Amigo Loans plans to offer new products after the British subprime company was forced to suspend its loans following a deluge of complaints.
The Bournemouth-based company aims to launch two loan products, a personal loan and a guarantor loan, under a new brand, RewardRate. Borrowers will have the option to reduce their annual interest rate by up to 15 percentage points.
The plan is subject to clearance from the Financial Conduct Authority to allow Amigo to resume lending, after it was halted in November 2020 following a backlog of complaints and uncertainty caused by the pandemic.
“We’re getting a good engagement with the FCA,” chief executive Gary Jennison said. “There’s a long list of things we need to satisfy them, but hopefully it’s not much longer.”
The return to lending comes after Amigo warned last year that it could go bankrupt if it cannot resume operations. Amigo, which lends to people with bad credit histories, has been hit with complaints from borrowers who said it failed to properly check whether loans were affordable.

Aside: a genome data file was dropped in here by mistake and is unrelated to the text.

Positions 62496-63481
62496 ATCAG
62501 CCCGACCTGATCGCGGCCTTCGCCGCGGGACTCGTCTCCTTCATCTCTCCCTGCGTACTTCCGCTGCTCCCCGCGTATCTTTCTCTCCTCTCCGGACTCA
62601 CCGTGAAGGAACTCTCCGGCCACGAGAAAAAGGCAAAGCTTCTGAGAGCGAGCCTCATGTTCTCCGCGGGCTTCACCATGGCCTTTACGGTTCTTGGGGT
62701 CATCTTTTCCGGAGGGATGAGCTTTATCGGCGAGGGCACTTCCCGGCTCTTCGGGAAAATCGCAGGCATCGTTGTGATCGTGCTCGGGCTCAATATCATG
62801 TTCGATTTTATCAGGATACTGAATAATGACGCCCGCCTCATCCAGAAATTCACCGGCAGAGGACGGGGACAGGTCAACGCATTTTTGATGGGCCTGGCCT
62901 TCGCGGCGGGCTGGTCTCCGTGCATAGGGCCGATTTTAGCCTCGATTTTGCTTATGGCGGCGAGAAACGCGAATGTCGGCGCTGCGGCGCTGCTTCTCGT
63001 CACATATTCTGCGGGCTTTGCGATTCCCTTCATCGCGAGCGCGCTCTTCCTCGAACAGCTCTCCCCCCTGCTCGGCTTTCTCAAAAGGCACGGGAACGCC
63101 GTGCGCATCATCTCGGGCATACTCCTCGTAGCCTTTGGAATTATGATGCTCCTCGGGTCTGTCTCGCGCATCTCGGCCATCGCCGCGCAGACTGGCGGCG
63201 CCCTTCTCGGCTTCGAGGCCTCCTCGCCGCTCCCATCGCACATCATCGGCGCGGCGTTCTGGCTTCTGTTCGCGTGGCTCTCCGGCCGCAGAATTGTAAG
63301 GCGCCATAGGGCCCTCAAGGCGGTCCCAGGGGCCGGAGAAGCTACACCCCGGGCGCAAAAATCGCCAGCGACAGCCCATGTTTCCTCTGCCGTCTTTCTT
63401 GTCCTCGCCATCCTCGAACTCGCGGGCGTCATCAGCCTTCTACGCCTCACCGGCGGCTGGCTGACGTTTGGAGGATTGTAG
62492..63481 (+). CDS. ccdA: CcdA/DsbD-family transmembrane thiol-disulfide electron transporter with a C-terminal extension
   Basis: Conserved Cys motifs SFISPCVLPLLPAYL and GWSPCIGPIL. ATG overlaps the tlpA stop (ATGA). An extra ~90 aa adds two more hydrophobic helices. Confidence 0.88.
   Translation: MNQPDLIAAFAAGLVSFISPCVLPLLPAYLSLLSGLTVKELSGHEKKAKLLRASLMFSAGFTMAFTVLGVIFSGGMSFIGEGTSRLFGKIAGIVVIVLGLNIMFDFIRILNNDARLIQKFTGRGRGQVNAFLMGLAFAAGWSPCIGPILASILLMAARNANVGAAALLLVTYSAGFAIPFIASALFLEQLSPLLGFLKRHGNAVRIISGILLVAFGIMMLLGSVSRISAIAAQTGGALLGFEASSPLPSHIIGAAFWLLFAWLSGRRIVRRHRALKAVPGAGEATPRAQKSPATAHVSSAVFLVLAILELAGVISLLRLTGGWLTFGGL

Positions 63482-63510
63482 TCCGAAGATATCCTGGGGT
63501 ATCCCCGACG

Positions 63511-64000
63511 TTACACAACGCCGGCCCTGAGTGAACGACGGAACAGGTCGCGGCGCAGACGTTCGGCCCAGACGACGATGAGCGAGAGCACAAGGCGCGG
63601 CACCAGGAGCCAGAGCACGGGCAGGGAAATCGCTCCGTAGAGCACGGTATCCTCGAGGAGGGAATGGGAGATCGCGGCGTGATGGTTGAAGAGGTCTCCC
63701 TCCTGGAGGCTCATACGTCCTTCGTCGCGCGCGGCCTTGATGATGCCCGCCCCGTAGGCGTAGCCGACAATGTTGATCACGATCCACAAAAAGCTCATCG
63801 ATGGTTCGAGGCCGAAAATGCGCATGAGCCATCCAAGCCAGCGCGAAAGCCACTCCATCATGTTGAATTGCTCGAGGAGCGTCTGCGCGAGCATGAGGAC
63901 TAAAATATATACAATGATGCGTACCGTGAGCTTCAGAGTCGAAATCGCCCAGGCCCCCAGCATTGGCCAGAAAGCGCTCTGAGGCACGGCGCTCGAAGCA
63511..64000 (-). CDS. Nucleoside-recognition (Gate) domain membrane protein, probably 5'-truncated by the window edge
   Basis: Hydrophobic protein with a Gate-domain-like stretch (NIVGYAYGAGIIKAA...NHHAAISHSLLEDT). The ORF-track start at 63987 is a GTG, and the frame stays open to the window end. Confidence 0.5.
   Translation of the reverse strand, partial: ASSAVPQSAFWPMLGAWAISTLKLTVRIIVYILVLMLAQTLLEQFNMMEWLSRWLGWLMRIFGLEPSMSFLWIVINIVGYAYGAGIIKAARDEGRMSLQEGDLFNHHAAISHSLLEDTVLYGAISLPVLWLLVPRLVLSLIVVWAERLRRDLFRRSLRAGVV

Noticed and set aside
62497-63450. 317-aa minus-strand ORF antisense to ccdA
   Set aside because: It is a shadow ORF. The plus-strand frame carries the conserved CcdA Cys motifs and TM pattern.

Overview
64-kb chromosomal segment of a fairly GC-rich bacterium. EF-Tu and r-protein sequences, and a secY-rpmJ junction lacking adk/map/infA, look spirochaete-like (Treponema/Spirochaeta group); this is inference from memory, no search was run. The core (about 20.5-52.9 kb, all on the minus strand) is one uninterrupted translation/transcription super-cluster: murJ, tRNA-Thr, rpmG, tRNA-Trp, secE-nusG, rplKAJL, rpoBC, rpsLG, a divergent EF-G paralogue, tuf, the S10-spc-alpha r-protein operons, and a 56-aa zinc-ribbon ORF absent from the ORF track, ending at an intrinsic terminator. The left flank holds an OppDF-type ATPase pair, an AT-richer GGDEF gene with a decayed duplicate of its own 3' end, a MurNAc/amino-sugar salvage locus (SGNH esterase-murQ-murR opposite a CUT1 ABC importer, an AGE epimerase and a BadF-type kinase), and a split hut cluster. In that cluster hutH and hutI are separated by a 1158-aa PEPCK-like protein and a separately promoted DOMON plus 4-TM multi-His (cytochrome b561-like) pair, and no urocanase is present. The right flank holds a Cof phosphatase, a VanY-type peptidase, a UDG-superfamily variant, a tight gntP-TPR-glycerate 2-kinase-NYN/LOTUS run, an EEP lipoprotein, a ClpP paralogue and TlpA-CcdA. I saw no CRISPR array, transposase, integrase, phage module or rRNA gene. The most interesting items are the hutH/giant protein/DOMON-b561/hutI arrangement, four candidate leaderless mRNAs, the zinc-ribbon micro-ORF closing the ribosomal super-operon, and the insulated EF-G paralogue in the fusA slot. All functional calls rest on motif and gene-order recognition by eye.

Amigo shares were up 19% in early trading on Tuesday.
Amigo plans to offer a personal loan that starts with an annual percentage rate of 49.9%, while the guarantor loan starts at 39.9%.
Both products will give borrowers the option to reduce the interest rate to 34.9% APR by making payments on time. Customers can also freeze a payment once a year, without penalty.
Amigo said loans taken before March 2020 would no longer be resold as the legacy book continued to run out. It will cap net new lending at £35m before proceeding with a capital raise.
The lender last month proposed a new compensation scheme for borrowers, which has received High Court approval. Amigo’s previous compensation plan, or “scheme of arrangement”, was rejected by the court and the Financial Conduct Authority last year because it limited payouts.
The UK regulator has cracked down on so-called non-standard finance providers in recent years in response to concerns about rising consumer debt.
The number of active short-term high-cost lenders in the UK fell by almost a third between 2016 and the third quarter of 2020, according to FCA figures. Meanwhile, Wonga, once the UK’s biggest payday loan provider, filed for administration in 2018 after a flurry of customer complaints.